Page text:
We sat down for an informal conversation with Nicaragua’s former Minister Advisor for International Affairs & the Caribbean, Valdrack Jaentschke, in Managua. Jaentschke discusses the relinquishing of rights under the Sandinista Revolution in the Caribbean coastal regions where Black/Afro-descendant and Indigenous peoples have government recognized and supported autonomy.
Prior to the Sandinista Revolution, the Caribbean coastal peoples lived in systematic exclusion, extreme poverty and complete abandonment by the central government under the Samoza regime, forgotten and left as second class citizens. Under such a regime, coastal peoples were expected, if not forced, to assimilate to the rest of the country.
This changed dramastically with the overthrow of the Samoza dictatorship in 1979, when the Sandinistas opened up a new space in which social groups could negotiate their social progress. No government had ever sat down to listen to the different voices like the revolutionary government. Throughout the 1980s, the Caribbean people continued to demand the establishment of basic services and autonomy from the Nicaraguan state while insisting on their social and cultural rights and access to ancestral lands. In 1986, the for the first, the government incorporated the existence of Indigenous and Afro-descendant peoples into the constitution which was followed by the recognition of the autonomy of these regions.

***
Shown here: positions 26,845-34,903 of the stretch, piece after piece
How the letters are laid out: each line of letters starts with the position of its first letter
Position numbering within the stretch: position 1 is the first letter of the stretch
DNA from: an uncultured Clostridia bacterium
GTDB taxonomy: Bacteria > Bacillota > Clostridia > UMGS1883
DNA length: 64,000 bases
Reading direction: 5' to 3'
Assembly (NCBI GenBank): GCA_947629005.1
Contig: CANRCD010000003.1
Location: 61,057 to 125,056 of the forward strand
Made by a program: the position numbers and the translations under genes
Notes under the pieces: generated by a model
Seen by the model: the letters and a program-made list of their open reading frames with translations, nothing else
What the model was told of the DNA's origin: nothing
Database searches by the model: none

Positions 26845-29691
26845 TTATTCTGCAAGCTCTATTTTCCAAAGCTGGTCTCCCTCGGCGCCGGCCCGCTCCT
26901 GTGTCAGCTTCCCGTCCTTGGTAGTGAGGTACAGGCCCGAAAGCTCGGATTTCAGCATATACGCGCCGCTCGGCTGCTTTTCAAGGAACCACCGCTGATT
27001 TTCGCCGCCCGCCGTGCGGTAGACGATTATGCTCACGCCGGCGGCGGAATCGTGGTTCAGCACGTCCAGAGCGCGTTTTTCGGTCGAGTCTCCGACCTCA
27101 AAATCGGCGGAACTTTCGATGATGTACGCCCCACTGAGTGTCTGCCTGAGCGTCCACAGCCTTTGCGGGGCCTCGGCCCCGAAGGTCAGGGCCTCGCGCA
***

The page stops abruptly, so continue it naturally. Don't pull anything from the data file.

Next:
You can learn more on the history of the Caribbean Autonomous Regions in this webinar organized by the Friends of the ATC.